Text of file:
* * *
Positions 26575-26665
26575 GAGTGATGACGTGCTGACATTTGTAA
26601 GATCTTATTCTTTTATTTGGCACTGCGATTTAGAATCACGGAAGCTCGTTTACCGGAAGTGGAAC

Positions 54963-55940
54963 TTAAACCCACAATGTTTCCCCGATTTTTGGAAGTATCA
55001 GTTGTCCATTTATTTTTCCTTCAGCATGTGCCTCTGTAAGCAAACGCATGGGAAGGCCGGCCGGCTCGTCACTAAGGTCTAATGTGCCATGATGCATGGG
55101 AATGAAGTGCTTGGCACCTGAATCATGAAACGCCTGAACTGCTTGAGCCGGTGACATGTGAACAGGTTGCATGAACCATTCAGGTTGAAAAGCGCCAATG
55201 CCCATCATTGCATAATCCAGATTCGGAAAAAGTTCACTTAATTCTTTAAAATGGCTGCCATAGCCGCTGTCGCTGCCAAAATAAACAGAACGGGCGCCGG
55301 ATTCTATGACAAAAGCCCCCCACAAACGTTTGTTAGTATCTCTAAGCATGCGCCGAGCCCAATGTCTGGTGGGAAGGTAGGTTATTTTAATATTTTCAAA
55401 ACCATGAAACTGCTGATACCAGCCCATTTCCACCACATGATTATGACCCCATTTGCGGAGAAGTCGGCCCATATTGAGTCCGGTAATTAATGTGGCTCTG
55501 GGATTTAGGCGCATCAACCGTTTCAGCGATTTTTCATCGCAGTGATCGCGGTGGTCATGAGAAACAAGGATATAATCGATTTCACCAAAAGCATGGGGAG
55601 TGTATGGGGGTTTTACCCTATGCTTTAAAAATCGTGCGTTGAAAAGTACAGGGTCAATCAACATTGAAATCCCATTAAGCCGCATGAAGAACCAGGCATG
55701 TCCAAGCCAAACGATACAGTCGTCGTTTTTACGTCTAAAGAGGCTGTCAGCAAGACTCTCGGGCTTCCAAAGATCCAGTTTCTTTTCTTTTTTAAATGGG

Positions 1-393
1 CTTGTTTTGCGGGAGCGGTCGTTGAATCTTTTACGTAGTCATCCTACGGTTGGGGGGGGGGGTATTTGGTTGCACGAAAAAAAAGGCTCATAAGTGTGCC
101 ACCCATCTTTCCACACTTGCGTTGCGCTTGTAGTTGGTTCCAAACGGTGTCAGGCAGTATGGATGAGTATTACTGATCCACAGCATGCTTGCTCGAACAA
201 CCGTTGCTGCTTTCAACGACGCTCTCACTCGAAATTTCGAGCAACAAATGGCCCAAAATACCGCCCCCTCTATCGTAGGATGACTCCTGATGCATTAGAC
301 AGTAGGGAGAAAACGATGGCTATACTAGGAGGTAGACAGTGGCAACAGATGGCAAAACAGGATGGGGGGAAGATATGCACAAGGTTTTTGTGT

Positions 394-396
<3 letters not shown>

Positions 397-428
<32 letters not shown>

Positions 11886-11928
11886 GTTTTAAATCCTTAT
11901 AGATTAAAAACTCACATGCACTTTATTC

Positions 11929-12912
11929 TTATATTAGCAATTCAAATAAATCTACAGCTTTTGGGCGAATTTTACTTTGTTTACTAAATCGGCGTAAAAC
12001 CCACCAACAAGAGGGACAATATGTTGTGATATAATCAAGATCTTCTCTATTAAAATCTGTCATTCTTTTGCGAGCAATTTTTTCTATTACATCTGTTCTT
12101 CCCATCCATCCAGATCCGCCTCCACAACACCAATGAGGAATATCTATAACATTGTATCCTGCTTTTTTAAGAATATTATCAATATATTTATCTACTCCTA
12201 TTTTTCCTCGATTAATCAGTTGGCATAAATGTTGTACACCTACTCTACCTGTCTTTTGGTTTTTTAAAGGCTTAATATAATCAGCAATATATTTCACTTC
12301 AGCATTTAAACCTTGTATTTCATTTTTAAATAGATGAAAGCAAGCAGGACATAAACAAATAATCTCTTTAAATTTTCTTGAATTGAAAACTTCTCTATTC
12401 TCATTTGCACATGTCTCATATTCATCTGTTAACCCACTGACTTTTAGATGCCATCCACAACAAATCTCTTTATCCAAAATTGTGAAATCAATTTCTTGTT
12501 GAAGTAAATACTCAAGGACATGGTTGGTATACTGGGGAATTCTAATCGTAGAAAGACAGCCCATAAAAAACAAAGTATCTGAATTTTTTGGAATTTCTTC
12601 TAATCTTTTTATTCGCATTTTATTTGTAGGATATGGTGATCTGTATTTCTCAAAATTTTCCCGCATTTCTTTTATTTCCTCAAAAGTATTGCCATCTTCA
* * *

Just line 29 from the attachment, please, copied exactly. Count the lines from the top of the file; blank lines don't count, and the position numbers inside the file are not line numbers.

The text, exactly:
12101 CCCATCCATCCAGATCCGCCTCCACAACACCAATGAGGAATATCTATAACATTGTATCCTGCTTTTTTAAGAATATTATCAATATATTTATCTACTCCTA